jEdit is nice because it is Java it is platform independent and is the same on Mac, Windows and Linux.

It can do way more than entering and compiling .asm and .bas files and launching Stella, but it can be as simple as just doing that well.

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I believe it is a topic that has been discussed in many places over the years. Ulf Mandorff supposedly devoted all his time in the development of Pinball Dreams only on the ball physics engine, and that engine was further enhanced over the next few years.


Here is a discussion that might have some valuable input. The mention of lookup tables might be useful on the Atari 2600 if you have enough ROM but not so much CPU time for live math calculations.


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Thanks for the replies. I'll read them in detail when I get done with my Atari 2600 history pages. I made a YouTube playlist that shows real flippers interacting with the ball and there are also split screen videos of real pinball games that show an overhead view:




I used to wish I could watch videos like those since in the 1980s when I wanted to make a pinball game on the VIC-20 and the Commodore 64. The best I could get back then were glimpses of pinball games in movies. I'm very happy that these videos finally exist so we can view them as many times as we want for free.

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  • 3 weeks later...

I know you're a visual thinker and there are some diagrams at this link. I think the Pinball Dreams bitmap idea (mentioned previously) is a good one for an eight bit system aside from the memory required but since you are thinking DPC+ anyway, using cart space for the physics bitmaps seems like a good solution.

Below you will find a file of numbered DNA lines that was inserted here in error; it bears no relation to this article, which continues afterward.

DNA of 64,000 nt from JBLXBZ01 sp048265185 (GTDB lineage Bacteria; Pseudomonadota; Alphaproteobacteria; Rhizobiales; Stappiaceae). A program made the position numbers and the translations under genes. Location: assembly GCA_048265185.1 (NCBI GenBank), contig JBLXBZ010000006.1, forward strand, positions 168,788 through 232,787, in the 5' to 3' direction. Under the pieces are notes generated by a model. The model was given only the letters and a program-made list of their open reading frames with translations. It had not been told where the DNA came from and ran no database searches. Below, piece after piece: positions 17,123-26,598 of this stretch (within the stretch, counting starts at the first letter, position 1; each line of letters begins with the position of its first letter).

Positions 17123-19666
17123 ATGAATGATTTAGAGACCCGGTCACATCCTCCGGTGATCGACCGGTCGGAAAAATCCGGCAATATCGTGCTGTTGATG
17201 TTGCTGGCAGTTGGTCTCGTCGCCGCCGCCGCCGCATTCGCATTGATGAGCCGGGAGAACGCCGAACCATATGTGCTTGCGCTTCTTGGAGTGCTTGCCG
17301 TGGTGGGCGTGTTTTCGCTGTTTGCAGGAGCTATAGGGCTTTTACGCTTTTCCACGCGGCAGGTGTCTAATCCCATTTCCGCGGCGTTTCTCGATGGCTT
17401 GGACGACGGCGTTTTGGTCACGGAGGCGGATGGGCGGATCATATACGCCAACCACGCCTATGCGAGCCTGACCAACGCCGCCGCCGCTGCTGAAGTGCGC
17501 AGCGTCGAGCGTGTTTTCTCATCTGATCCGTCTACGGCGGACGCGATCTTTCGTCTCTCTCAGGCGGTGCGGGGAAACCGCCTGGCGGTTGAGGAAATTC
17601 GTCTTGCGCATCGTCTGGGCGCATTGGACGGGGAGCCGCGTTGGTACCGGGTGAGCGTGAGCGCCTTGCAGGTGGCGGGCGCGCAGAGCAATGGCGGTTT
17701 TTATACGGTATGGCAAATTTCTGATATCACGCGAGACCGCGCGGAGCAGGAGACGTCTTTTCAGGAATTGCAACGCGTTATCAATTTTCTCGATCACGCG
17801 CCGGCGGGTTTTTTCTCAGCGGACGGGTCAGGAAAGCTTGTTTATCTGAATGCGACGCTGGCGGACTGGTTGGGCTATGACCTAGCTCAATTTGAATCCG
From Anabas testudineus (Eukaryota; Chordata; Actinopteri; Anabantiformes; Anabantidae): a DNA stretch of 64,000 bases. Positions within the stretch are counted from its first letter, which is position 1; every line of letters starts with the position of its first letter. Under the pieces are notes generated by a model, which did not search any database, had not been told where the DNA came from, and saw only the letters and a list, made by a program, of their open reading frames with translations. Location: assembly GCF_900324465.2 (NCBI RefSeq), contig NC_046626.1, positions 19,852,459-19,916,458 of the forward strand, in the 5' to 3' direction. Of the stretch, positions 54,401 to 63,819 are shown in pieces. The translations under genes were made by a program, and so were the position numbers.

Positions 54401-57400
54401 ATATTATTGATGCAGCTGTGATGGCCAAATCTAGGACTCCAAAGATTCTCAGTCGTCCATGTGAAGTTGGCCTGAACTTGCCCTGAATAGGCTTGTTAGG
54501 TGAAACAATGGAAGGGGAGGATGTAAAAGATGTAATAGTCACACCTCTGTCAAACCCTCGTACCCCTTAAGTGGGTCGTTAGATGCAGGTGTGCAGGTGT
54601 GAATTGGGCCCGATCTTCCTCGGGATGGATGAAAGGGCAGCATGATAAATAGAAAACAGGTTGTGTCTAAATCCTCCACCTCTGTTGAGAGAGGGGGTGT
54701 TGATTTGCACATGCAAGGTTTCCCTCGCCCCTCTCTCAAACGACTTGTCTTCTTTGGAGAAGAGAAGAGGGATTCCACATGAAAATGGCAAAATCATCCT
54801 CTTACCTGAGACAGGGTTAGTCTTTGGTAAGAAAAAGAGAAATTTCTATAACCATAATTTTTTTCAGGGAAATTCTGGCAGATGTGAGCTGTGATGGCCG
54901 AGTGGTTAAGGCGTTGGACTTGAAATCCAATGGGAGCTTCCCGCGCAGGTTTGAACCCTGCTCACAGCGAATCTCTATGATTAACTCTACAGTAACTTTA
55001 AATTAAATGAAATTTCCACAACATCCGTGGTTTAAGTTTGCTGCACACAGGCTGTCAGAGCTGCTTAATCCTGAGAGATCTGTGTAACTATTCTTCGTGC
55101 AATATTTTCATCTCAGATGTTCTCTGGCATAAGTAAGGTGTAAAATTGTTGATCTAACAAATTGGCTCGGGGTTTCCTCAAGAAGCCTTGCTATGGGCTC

Note the link to the 6502 source code (For the C64)


Video of Pindreams 64

Edited by djmips
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I know your a visual thinker and there are some diagrams at this link. I think the Pinball Dreams bitmap idea (mentioned previously) is a good one for an eight bit system aside from the memory required but since you are thinking DPC+ anyway, using cart space for the physics bitmaps seems like a good solution.




Note the link to the 6502 source code (For the C64)




Video of Pindreams 64



Thanks. I'll save the page, video, and file to my computer in case they disappear and look at them in more detail when I get a chance.

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Your physics engine doesn't need to square numbers or even multiply numbers. Since you're calculating at regular time intervals, that is, every frame, you can work with differences. Parabolic motion like that of a pinball rolling on an inclined plane, or that of a lunar lander (http://atariage.com/forums/topic/152903-my-first-kernel/?do=findComment&comment=1871217), comes from maintaining only two accumulators, velocity and position, for each axis. Each frame you add a constant to your velocity, and then you add your new velocity to your position. The only trick is getting the scaling right. Collisions are a little harder though.

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  • 1 year later...

Yeah. I could see two DATA tables (upward and downward) that have the x/y forward movement values for angles.


_\ | /_


If momentum is zero on collision you'd switch which table and angle to use.


When momentum decrements to zero gravity "bally = bally - 1" takes over.


Probably a heap of confused half baked statements. If so I apologize in advance :)